You’ve worked hard throughout your life to give opportunities and support to your children. Unfortunately, many parents experience the stress and disappointment of having a child who does not live up to their expectations.

If you have a member of your immediate family who struggles with an addiction to drugs or alcohol, compulsive shopping, gambling or just generally unstable and immature behavior, you probably already know that leaving them a large inheritance will spell trouble.

A large lump sum of money could result in someone gambling it all away within minutes or going on a drug bender that could possibly claim their life. If you think that the only safe solution for your child or heirs in your estate plan will involve disinheriting specific individuals, you may want to consider integrating a trust into your estate plan. 

A trust can theoretically let your child inherit

If your primary concern is that your heir might use the assets you leave them for dangerous habits or just frivolously waste their inheritance, creating a trust that manages their access to those assets can be the perfect solution.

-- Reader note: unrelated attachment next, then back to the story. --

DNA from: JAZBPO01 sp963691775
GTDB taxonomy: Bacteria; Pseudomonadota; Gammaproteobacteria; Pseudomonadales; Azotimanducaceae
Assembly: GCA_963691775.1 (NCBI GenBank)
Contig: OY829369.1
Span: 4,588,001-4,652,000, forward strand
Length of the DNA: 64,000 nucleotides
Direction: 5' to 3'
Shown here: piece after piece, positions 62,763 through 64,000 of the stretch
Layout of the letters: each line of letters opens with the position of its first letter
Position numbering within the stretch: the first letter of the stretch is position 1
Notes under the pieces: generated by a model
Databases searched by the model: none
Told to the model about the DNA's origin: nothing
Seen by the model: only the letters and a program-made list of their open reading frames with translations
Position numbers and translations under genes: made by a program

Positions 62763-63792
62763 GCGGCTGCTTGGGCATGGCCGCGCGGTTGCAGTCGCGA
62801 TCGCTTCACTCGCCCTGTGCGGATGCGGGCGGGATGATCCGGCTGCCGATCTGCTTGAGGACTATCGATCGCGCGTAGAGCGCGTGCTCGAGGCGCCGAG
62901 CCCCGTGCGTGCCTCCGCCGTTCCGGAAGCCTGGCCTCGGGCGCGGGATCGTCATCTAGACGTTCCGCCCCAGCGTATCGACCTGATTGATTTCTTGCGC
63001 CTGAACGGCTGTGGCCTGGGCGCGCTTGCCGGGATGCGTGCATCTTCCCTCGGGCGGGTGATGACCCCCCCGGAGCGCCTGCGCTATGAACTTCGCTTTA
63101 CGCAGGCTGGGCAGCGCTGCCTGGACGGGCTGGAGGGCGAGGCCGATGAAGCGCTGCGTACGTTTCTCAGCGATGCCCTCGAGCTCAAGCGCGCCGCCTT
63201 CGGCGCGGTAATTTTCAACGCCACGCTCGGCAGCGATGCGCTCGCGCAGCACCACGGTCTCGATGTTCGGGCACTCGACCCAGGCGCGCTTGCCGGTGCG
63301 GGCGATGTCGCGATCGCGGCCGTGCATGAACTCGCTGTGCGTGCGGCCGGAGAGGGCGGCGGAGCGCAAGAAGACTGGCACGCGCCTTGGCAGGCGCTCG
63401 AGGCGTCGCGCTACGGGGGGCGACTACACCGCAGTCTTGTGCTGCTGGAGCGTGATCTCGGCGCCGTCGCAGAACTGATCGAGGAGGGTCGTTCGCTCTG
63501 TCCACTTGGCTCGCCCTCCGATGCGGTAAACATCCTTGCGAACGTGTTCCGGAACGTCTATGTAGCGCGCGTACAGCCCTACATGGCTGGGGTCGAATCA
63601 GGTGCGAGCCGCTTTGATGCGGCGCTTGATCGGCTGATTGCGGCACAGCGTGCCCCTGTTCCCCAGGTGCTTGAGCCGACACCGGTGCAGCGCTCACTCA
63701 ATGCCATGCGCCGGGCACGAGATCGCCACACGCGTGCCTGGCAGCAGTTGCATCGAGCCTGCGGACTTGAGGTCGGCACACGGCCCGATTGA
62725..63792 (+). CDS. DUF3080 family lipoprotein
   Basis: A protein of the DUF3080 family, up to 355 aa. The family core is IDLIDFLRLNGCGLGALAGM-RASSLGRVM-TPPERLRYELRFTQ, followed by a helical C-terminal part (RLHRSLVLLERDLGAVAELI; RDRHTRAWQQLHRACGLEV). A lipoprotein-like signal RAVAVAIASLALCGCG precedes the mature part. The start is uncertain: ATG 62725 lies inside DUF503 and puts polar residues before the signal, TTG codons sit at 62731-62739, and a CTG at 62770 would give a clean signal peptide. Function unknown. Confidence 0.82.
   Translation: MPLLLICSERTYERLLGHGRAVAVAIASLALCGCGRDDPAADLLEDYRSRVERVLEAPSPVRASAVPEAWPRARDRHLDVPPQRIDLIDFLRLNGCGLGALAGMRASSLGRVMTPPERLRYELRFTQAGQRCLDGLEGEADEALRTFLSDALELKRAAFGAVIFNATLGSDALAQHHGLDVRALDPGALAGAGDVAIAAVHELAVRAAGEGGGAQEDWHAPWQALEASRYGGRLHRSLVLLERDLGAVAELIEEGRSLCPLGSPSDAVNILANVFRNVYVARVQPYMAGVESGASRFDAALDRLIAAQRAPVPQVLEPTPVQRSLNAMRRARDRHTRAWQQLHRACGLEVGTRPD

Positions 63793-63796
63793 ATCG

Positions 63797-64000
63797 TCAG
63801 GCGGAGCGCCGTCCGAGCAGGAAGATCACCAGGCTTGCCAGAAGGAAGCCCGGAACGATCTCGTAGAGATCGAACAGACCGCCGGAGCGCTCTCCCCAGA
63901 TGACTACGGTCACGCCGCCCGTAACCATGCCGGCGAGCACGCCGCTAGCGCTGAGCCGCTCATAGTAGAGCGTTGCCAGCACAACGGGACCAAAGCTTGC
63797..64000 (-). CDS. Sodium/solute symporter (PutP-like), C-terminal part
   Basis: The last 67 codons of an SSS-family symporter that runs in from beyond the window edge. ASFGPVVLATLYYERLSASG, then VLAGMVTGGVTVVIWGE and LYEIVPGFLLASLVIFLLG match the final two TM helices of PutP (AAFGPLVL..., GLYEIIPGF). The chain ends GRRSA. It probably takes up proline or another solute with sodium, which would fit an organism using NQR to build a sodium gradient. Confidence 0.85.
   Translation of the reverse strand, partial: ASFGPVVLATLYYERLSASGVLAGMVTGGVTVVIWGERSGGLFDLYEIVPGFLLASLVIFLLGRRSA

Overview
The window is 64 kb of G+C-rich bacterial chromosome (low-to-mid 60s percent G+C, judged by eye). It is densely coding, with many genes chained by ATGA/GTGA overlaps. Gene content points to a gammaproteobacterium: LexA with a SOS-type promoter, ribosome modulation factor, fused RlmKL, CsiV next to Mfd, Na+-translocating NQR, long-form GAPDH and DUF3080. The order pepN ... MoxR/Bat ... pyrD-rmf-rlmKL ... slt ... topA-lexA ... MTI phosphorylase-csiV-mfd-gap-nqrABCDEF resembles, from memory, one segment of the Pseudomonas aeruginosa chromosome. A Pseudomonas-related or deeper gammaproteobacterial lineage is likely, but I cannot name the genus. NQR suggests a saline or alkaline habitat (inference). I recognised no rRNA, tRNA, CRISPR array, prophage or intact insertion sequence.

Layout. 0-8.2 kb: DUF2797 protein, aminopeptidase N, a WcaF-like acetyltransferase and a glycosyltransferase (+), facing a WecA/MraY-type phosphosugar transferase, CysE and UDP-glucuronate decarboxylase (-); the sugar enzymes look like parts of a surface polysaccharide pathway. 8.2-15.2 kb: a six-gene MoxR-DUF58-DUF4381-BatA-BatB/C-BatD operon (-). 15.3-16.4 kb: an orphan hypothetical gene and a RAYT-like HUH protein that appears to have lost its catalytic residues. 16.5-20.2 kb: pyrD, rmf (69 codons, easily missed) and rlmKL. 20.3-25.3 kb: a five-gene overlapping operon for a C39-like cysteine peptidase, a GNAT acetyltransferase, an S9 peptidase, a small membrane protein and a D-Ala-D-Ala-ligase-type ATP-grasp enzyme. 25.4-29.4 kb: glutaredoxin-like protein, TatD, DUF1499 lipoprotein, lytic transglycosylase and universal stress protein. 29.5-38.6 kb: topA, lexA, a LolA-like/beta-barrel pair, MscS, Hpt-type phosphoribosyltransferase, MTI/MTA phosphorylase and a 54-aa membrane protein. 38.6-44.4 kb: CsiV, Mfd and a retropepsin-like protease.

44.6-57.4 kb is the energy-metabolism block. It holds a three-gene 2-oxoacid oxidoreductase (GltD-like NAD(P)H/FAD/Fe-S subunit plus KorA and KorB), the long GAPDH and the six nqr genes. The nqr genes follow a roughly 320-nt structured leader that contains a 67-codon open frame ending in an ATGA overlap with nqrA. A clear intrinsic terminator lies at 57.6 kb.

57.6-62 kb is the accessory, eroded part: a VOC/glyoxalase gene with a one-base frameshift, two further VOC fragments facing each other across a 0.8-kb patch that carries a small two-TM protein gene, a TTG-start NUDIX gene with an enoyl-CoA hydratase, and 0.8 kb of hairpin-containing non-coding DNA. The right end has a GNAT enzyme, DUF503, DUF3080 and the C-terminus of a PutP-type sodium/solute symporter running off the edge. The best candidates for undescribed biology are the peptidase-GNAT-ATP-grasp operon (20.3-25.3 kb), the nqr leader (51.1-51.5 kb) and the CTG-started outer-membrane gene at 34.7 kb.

The trustee who manages the assets can oversee all withdrawals and distributions and potentially prevent your loved one from making disastrous mistakes with the legacy you leave behind. You can limit how much they can access at one time and what they use those assets for. You also will have the right to allocate the assets in that trust to someone else or possibly a charity when your child dies if they don’t utilize all of the funds during their life.

A trust is also critical if you intend to follow through with the disinheritance

Disinheriting an adult child can easily lead to an estate challenge by that individual during the administration of your estate. A trust is harder to challenge or undermine in court, making it an ideal tool for those who know that their family members will take issue with the terms they set in their estate plan.

There are many considerations when structuring a last will and estate plan in a family with complicated needs. Getting help early in the process will help ensure that you retain control of your legacy.